(This solution was adapted from an answer to this question, which used a similar calculation for single precision (SQL Server real) values.)

    CREATE FUNCTION ConvertBinaryToFloat(@Binary VARBINARY(MAX)) RETURNS FLOAT
    AS
    BEGIN
        -- IEEE 754 Double Precision binary to float
        -- Layout:
        --   64 bits total
        --   1 bit sign
        --   11 bits exponent (excess 1023)
        --   52 bits fractional mantissa  (with implicit leading 1) = 1.xxxxx
        -- Does not support IEEE NaN, +Inf, or -Inf values. 
    
        IF (@Binary IS NULL OR DATALENGTH(@Binary) <> 8) RETURN NULL
        IF (@Binary = 0x0000000000000000) RETURN 0
        IF (@Binary = 0x8000000000000000) RETURN -0e0 -- IEEE Negative 0
    
        DECLARE @Int64 BIGINT = CAST(@Binary AS BIGINT)
        DECLARE @One FLOAT = 1
        DECLARE @Two FLOAT = 2
        DECLARE @Mantissa FLOAT = @One + (@Int64 & 0x000FFFFFFFFFFFFF) * POWER(@Two, -52)
        DECLARE @Exponent INT = (@Int64 & 0x7ff0000000000000) / 0x0010000000000000 - 1023
    
        IF (@Exponent = 1024) RETURN NULL -- Unsupported special: Inf, -Inf, NaN
      
        RETURN SIGN(@Int64) * @Mantissa * POWER(@Two, @Exponent)
    END
    

    The equivalent conversion from Binary to Real (IEEE Single Precision) is:

    CREATE FUNCTION ConvertBinaryToReal(@Binary VARBINARY(MAX)) RETURNS REAL
    AS
    BEGIN
        -- IEEE 754 Single Precision binary to float
        -- Layout:
        --   32 bits total
        --   1 bit sign
        --   8 bits exponent (excess 127)
        --   23 bits fractional mantissa  (with implicit leading 1) = 1.xxxxx
        -- Does not support IEEE NaN, +Inf, or -Inf values. 
    
        IF (@Binary IS NULL OR DATALENGTH(@Binary) <> 4) RETURN NULL
        IF (@Binary = 0x00000000) RETURN 0
        IF (@Binary = 0x80000000) RETURN -0e0 -- IEEE Negative 0
    
        DECLARE @Int32 INT = CAST(@Binary AS INT)
        DECLARE @One REAL = 1
        DECLARE @Two REAL = 2
        DECLARE @Mantissa REAL = @One + (@Int32 & 0x007FFFFF) * POWER(@Two, -23)
        DECLARE @Exponent INT = (@Int32 & 0x7f800000) / 0x00800000 - 127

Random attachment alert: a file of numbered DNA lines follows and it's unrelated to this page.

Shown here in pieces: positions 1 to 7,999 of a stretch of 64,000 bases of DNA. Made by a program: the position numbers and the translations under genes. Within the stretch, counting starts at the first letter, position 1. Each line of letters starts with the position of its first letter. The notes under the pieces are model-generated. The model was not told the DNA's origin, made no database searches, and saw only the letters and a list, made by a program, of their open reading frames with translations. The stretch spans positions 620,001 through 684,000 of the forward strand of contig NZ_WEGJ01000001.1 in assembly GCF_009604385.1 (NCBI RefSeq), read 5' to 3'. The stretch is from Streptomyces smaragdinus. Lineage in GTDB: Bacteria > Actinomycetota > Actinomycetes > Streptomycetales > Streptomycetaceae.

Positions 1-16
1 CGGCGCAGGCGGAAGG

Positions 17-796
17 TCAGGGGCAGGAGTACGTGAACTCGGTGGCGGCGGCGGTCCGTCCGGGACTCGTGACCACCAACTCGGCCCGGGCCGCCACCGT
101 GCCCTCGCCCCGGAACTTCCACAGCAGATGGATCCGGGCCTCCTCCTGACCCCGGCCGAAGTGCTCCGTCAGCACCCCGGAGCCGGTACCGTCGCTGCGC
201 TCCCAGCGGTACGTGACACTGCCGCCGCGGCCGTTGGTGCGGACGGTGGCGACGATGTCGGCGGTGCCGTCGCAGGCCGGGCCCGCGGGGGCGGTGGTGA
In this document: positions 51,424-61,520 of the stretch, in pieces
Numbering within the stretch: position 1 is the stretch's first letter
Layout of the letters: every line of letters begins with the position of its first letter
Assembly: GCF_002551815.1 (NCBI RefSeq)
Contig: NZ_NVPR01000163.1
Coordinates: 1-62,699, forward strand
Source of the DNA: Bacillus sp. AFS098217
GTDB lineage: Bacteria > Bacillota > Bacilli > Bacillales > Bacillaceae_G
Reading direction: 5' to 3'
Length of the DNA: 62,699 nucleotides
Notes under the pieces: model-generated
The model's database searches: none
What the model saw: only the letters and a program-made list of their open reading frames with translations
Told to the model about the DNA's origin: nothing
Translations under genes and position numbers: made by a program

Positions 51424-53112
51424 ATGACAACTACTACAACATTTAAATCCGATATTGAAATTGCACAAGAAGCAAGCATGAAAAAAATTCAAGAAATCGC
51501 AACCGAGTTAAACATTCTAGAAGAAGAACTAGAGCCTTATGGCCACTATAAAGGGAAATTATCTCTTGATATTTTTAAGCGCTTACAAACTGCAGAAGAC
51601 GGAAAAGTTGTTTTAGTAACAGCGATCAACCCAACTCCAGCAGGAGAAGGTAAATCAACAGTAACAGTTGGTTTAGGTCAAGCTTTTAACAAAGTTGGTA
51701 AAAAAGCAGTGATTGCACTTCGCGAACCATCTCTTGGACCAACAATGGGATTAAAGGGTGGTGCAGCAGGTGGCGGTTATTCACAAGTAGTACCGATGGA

IF (@Exponent = 128) RETURN NULL -- Unsupported special: Inf, -Inf, NaN
    
        RETURN SIGN(@Int32) * @Mantissa * POWER(@Two, @Exponent)
    END
    

    Test results (double precision / SQL Server float):

    Value Binary Result ResultBinary Compare CompareBinary
    0 0x0000000000000000 0 0x0000000000000000 Equal Identical
    0.5 0x3FE0000000000000 0.5 0x3FE0000000000000 Equal Identical
    1 0x3FF0000000000000 1 0x3FF0000000000000 Equal Identical
    11000000000000 0x42A402462F600000 11000000000000 0x42A402462F600000 Equal Identical
    0.333333333333333 0x3FD5555555555555 0.333333333333333 0x3FD5555555555555 Equal Identical
    142857142857143 0x42E03DB0A81DB6DB 142857142857143 0x42E03DB0A81DB6DB Equal Identical
    1.4142135623731 0x3FF6A09E667F3BCD 1.4142135623731 0x3FF6A09E667F3BCD Equal Identical
    3.14159265358979 0x400921FB54442D18 3.14159265358979 0x400921FB54442D18 Equal Identical
    2.71828182845905 0x4005BF0A8B145769 2.71828182845905 0x4005BF0A8B145769 Equal Identical
    0 0x8000000000000000 0 0x8000000000000000 Equal Identical

    Test results (single precision / SQL Server real):

    Value Binary Result ResultBinary Compare CompareBinary
    0 0x00000000 0 0x00000000 Equal Identical
    0.5 0x3F000000 0.5 0x3F000000 Equal Identical
    1 0x3F800000 1 0x3F800000 Equal Identical
    1.1E+13 0x55201231 1.1E+13 0x55201231 Equal Identical
    0.3333333 0x3EAAAAAB 0.3333333 0x3EAAAAAB Equal Identical
    1.428571E+14 0x5701ED85 1.428571E+14 0x5701ED85 Equal Identical
    1.414214 0x3FB504F3 1.414214 0x3FB504F3 Equal Identical
    3.141593 0x40490FDB 3.141593 0x40490FDB Equal Identical
    2.718282 0x402DF854 2.718282 0x402DF854 Equal Identical
    0 0x80000000 0 0x80000000 Equal Identical

    See this db<>fiddle for a demo.